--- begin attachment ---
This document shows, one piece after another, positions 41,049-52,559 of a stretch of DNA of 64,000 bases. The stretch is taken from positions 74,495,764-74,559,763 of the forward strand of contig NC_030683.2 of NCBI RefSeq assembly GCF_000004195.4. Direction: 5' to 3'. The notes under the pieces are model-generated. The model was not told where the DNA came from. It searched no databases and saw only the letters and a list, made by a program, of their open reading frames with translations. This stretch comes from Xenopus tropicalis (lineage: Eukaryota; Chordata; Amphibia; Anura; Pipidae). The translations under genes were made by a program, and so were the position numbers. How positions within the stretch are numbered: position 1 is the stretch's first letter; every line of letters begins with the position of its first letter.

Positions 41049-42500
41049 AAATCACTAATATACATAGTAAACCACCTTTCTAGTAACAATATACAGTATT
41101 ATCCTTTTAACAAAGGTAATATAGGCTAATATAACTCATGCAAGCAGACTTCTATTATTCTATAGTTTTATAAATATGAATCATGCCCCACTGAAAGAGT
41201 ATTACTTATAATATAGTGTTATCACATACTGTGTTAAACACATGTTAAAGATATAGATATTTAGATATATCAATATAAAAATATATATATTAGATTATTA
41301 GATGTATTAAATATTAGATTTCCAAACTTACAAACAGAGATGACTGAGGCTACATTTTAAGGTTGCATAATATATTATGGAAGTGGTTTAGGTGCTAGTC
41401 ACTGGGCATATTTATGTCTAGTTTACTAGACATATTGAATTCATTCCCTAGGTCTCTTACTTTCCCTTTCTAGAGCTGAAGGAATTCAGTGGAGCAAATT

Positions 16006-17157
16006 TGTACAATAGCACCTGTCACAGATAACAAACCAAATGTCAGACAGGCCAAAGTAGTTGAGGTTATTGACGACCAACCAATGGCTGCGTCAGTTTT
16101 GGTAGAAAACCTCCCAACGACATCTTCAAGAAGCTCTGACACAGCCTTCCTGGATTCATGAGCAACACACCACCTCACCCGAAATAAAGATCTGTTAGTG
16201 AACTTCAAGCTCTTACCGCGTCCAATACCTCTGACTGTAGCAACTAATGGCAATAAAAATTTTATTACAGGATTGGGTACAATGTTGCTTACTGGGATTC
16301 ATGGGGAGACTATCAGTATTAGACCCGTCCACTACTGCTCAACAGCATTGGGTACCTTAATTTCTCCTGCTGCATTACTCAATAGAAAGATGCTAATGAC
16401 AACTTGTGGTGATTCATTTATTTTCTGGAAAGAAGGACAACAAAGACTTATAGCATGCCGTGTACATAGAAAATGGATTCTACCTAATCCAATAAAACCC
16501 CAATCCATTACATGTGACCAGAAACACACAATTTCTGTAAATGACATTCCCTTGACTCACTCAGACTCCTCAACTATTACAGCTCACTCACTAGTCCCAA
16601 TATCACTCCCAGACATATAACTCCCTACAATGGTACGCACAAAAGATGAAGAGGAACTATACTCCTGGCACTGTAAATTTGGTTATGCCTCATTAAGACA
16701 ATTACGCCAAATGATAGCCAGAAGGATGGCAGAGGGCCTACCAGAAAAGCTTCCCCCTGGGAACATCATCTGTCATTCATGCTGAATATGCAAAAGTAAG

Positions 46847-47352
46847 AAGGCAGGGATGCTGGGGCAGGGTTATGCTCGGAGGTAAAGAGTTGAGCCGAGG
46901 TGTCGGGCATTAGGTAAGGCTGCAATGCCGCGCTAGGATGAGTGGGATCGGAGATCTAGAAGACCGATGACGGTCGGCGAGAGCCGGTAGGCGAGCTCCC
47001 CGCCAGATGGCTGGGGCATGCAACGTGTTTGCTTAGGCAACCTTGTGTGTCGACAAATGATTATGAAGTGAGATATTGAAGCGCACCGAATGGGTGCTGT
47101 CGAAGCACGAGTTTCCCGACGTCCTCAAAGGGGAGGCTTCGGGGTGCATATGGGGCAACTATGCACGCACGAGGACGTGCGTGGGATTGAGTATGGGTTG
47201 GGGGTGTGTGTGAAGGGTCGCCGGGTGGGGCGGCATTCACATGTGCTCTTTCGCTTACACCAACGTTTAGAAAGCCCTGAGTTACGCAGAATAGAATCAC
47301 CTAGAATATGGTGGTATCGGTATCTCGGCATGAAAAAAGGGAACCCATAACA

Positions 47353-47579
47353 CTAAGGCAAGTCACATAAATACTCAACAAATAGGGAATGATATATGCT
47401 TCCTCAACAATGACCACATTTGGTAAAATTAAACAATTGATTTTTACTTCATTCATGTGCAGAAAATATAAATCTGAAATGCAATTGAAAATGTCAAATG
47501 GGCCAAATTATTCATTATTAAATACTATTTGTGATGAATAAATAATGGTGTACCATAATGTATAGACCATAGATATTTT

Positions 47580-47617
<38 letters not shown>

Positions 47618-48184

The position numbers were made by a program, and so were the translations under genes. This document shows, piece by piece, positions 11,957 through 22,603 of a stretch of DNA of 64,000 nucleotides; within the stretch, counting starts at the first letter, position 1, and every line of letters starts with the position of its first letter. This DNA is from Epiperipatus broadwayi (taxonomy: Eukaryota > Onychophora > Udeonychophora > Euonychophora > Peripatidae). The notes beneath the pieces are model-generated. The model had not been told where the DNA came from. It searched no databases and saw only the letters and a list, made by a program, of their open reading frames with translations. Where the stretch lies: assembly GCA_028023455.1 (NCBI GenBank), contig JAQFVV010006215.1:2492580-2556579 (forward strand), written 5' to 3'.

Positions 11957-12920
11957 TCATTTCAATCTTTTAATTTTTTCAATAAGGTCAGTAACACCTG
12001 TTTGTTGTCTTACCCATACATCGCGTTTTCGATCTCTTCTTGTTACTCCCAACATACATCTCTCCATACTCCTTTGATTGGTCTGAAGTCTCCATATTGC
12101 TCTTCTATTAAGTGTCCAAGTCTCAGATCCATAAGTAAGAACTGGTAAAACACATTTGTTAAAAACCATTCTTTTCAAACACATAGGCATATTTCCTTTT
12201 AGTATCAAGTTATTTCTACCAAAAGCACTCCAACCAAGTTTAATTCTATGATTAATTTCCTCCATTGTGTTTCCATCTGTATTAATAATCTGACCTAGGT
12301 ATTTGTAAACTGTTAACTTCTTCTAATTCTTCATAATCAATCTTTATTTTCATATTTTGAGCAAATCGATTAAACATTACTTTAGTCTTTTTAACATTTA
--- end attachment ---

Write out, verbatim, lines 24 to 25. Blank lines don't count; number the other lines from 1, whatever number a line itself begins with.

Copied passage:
Positions 47353-47579
47353 CTAAGGCAAGTCACATAAATACTCAACAAATAGGGAATGATATATGCT